Botticelli Painting Sells for Record $92.1 Million



Sandro Botticelli (Italian, c. 1445-1510), Portrait of a Young Man Holding a Roundel, c. 1480, tempera on poplar panel

Sold for $92,184,000 on January 28, 2021

Courtesy of Sotheby's


Earlier this week, Sotheby’s set a new record for the sale of a work by a Renaissance artist at auction when a painting by Sandro Botticelli, Portrait of a Young Man Holding a Roundel, sold to a private collector for $92.1 million. As far as works by European Old Masters go, this stunning price is second only to Leonardo da Vinci’s Salvator Mundi, which sold at Christie’s New York for a jaw-dropping $450.3 million in November 2017.


Portrait of a Young Man Holding a Roundel is an enigmatic work that depicts a handsome young man holding a miniature religious portrait by a 14th century Sienise painter, Bartolomeo Bulgarini. The portrait by Bulgarini is not merely an illusion, however; it is actually inset in the panel on which Botticelli painted around the year 1480. It is believed that the young man in Botticelli's portrait, whose identity has been lost to time, was actually a young member of the infamous Medici family. In addition to being a banking and political family dynasty, the Medicis were perhaps the most well-known patrons of the arts in 15th century Florence. As such, there is a reasonable basis for such speculation.


This 540 year old portrait was described, in the run up to the recent sale, as having a "very modern feel." The sitter's youthfulness and the portrait's vibrancy appealed to a very modern sensibility that surely helped the work achieve its record price. Posed in front of an open window, the work is brightly colored and has a composition that, while geometrically simple, exemplifies the importance of perspective and draughtsmanship that define the work of Renaissance portraitists.

In recent decades, the market for works by European Old Masters has declined as collectors shifted their focus to works by Impressionist and Modern artists and, more recently, towards Post War and contemporary artists. However, it is hardly a surprise that such a stunning painting by one of perhaps a dozen or so of the best known "Old Master" artists managed to reach the same highs as other art auction darlings, including Jeff Koons and David Hockney, both of whom have had works sell for more than $90 million at auction in the last several years.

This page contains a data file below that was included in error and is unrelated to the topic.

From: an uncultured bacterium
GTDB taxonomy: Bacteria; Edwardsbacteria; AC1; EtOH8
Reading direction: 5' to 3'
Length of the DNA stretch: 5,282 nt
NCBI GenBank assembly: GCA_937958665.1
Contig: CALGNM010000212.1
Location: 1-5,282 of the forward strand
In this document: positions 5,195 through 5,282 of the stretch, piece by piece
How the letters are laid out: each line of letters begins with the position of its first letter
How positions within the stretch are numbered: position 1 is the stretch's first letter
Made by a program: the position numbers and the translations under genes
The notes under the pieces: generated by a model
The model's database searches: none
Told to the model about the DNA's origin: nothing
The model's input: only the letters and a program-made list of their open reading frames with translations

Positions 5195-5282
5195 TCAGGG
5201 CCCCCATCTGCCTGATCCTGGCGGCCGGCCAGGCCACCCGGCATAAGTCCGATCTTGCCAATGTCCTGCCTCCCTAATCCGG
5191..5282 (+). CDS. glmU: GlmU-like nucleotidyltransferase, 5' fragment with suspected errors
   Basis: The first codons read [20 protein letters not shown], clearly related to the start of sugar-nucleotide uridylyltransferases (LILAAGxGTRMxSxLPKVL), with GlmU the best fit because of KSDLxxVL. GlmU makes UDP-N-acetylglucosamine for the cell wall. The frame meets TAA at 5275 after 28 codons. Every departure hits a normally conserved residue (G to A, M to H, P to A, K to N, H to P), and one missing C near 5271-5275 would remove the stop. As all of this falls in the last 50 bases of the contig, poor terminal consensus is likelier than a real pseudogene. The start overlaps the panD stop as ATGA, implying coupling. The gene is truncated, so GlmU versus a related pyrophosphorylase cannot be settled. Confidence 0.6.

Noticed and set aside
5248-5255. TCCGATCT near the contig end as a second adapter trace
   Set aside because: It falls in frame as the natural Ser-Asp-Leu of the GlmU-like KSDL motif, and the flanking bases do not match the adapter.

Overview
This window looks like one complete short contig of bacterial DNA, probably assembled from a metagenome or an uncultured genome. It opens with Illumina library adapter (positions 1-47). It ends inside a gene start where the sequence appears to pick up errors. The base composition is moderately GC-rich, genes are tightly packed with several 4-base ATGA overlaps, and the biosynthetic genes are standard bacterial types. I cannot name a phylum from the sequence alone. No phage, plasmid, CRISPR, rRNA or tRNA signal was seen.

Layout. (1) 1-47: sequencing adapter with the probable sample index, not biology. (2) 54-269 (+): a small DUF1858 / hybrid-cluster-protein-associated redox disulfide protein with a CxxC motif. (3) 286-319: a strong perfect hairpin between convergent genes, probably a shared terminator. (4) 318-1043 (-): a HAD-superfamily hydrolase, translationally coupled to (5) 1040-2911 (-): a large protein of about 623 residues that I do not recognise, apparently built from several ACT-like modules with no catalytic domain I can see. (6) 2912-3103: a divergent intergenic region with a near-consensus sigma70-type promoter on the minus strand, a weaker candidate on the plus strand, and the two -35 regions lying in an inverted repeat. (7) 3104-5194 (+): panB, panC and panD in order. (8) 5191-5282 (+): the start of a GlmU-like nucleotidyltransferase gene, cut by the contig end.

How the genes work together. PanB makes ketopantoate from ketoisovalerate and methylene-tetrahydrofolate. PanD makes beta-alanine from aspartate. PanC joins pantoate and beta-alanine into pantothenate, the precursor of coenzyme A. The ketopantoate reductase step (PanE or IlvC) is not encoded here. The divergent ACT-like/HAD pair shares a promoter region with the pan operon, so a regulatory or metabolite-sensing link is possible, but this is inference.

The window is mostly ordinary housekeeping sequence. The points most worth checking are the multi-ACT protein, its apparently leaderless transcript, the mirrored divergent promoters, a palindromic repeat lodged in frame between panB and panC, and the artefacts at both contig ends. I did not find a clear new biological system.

The decline in the market for Old Masters, in some respects, is the result of changing taste. Collectors are more interested in the works of artists like Andy Warhol and Pablo Picasso than older European style works, whose appreciation perhaps appeals to a more historic, rather than aesthetic, sensibility. But in general, the Old Masters market has been hampered by the small supply of high quality works which appear on the market at any one time.


Leonardo da Vinci (Italian, 1452-1519)

Salvator Mundi, oil on panel, c. 1500

Sold for $450,312,500 on November 14, 2017

Image Courtesy of Christie's


Apart from the sale of Leonardo’s Salvator Mundi and Botticelli’s Portrait of a Young Man Holding a Roundel, many of the highest prices paid for works by European Old Masters have been achieved through private sales rather than on the open market. Among the most notable sales to have occurred at auction, however, was the sale of Peter Paul Ruben’s Massacre of the Innocents in 2002 at Sotheby’s London for £49.5 million. At the time, with the relative strength of the Great British Pound, the sale was equivalent to $76.7 million USD. The work, which was purchased by a Canadian businessman, is now on view at the Art Gallery of Ontario in Canada.


The relative rarity of “trophy” works by Old Masters continues to lead to stunning prices for top tier works, but depressed prices for many others. In 2016, a pair of pendant portraits by Rembrandt van Rijn depicting Maerten Soolmans and Oopjen Coppit were purchased jointly by the Louvre and the Rijksmuseum from descendants of the Rothschild banking family for $180 million. Despite this record breaking price, one of the few remaining Rembrandt religious scenes –– Abraham and the Angels, painted in 1646 –– was withdrawn at the eleventh hour from the same sale as the Botticelli where it was estimated to sell for between $20 and $30 million. The most likely reason for this withdrawal was a lack of interest among potential qualified bidders, with the consignor likely opting to pursue a private sale rather than risk the work selling below their expected price, if at all. While such occurances are not uncommon, it speaks to the degree of uncertainty that Old Masters collectors have when deciding to sell their work in a public forum.


It is worth noting that the Botticelli which sold earlier this week has broken records more than once. The work was purchased at auction by its late owner for just over $1 million in 1982, where it first set a record for the sale of a work by Sandro Botticelli at auction. In the decades since, the highest price paid for a work by Botticelli apart from this week's record-breaking sale was a comparatively low $10.4 million set for the Rockefeller Madonna and Child sold at Christie’s in 2013.


With a sale price of $92.1 million, Portrait of a Young Man Holding a Roundel has propelled Sandro Botticelli’s auction visibility to new unbelievable highs. While the rarity of high quality works by Old Masters on the open market mean that the sale of a similar work by Botticelli is unlikely to eclipse this result in the near future, the auction market is always full of surprises.

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